Since 1984, when we started publishing our gardening
newsletter, Hort-Ideas, we've watched many new
horticultural developments take root and grow (or wither
away). Some of these are turning into definite trends
that—for better or for worse—will most likely
influence your gardening in the coming years.
The amazing neem! The insecticide of the
future is neem, a biological pesticide derived from a
tropical fruit tree. Its active ingredient, azadirachtin,
has been found to slow or stop the feeding of more than 150
pest insects and mites, including Japanese beetles, aphids,
whiteflies, and thrips. Yet it appears to have little
adverse effect on mammals, adult honeybees, or earthworms.
Because neem acts systemically (translocating throughout
plants after being added to the soil), the EPA currently is
cautious about approving its use. Trend:
Neem may largely replace conventional insecticides in home
and market gardens.
The killer bees are (still) coming. For
years, U.S. officials have been worrying about the
impending—and apparently inevitable—invasion of
South America's Africanized bees. But the "killer" bees
aren't all bad. Latin American beekeepers are already
learning how to join what they can't lick. They use larger
smokers and better protective clothing and locate hives
away from the public. Since the bees are aggressive
foragers that can thrive in areas where traditional
honeybees do not, some countries even have higher honey
yields than before. Trend: Africanized
bees may well form the basis for a new American apiculture.
A low-spray apple a day. Thanks to the
dedication and persistence of a few orchardists and
researchers, we know much more about growing apples with
minimal pesticides than we did five years ago. Better
disease-resistant varieties and innovative trapping
techniques are also helping. Trend:
Amateur and commercial low-spray apple growing is here to
Here come the bug suckers! Oversized
vacuum cleaners for sucking pest insects off crops are now
routinely replacing chemical insecticides on New York,
Massachusetts, and California farms. Smaller vacuum devices
have been developed for use indoors.
Trend: Hand-held "garden vacs" for home
use are likely to appear in the near future.
Booming bio-control. More and more
commercial greenhouse growers are using beneficial insects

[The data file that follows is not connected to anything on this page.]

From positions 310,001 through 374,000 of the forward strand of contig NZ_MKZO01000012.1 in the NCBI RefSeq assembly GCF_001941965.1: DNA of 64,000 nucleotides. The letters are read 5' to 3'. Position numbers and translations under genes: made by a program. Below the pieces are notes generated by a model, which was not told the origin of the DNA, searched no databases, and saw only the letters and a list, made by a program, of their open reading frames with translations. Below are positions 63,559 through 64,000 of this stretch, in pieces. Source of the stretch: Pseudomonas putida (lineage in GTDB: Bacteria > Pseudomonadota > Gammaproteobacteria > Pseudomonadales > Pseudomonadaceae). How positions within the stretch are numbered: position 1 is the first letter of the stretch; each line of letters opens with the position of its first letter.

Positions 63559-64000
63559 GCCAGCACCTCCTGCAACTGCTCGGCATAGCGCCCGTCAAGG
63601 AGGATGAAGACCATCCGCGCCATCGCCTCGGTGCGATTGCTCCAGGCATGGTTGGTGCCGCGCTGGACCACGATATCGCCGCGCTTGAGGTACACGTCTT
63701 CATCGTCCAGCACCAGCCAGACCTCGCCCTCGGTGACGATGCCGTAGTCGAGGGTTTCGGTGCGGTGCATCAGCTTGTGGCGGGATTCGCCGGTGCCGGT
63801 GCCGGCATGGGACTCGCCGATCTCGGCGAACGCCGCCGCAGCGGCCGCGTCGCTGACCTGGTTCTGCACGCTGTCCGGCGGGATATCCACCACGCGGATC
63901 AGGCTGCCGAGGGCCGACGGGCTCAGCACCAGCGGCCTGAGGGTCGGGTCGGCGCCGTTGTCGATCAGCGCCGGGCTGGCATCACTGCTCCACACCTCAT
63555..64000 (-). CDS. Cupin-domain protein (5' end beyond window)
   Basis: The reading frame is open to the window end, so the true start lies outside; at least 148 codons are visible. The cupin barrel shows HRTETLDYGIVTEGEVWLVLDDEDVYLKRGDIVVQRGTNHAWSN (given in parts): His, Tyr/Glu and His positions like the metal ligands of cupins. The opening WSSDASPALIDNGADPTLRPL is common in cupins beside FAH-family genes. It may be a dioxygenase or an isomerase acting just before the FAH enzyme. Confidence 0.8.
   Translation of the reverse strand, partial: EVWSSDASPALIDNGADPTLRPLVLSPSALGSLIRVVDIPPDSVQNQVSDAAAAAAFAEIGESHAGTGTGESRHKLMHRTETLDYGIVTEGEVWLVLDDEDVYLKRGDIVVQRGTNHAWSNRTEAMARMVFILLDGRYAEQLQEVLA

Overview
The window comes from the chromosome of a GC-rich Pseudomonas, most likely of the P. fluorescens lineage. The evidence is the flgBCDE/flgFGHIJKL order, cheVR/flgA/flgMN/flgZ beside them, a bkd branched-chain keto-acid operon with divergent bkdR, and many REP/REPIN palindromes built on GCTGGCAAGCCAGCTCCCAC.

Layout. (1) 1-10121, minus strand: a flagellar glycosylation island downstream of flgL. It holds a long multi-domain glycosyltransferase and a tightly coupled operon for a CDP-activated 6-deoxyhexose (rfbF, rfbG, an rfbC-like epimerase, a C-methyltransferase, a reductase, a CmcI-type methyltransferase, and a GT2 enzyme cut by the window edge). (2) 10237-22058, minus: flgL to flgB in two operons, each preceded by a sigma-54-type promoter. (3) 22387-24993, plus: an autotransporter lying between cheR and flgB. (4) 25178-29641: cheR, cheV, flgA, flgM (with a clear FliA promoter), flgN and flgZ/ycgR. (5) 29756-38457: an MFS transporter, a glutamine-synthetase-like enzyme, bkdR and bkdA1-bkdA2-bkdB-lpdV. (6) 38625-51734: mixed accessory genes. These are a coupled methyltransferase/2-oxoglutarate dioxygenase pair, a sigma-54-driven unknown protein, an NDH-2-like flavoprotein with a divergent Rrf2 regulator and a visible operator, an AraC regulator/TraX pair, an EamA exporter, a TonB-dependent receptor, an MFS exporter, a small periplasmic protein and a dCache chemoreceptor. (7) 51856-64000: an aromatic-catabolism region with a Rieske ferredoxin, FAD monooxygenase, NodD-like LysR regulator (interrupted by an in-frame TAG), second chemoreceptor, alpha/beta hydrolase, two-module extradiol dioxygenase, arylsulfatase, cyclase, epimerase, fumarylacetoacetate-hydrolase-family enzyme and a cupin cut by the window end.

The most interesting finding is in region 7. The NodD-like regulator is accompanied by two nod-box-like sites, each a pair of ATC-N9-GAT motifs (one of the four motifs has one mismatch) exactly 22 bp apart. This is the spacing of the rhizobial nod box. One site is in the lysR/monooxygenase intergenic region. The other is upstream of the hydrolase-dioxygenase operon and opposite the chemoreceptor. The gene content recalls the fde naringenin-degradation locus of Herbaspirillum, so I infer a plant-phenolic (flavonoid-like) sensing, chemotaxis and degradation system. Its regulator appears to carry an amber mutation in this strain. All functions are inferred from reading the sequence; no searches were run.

to control pests. In turn, supply houses for bio-controls
are springing up from coast to coast.
Trend: Bio-control techniques will become
the rule, rather than the exception, in both commercial and
private greenhouses. Eventually these methods will even be
used in homes and offices with indoor plants.
Mushrooming mushrooms. Interest in growing
unusual types of mushrooms (especially shiitakes) is
burgeoning. There are now a number of companies dedicated
to providing spawn for exotic mushrooms, and there is much
research on highly intensive indoor production techniques.
Trend: Do-it-yourself mushroom growing has
developed into big business!
A few "quick takes":
Trend: Fabric ("floating") row covers,
created to extend the growing season, have turned out to be
so effective at screening out insect pests that they're
becoming almost indispensable for pesticide-free gardening.
Trend: Volunteers in the Master Gardener
program will continue to become more numerous and
proficient, helping budget-strapped Extension Services
provide top-notch aid to home gardeners in more and more
Trend: Sadly, practical, grower-oriented
horticultural research at land-grant universities is being
largely replaced by high-tech, industry-oriented
Trend: The discovery that some
temperate-zone plants flourish indoors just as well as the
standby tropical species do has the potential to
"redecorate" homes and offices.
Trend: Now that it's been shown that
pesticidal mineral oils don't damage most
ornamental plants when used during the growing season,
these effective insect controls will be enthusiastically
Greg and Pat Williams raise most of their food on a
small farm and publish Hort Ideas, an e-newsletter on gardening research and products.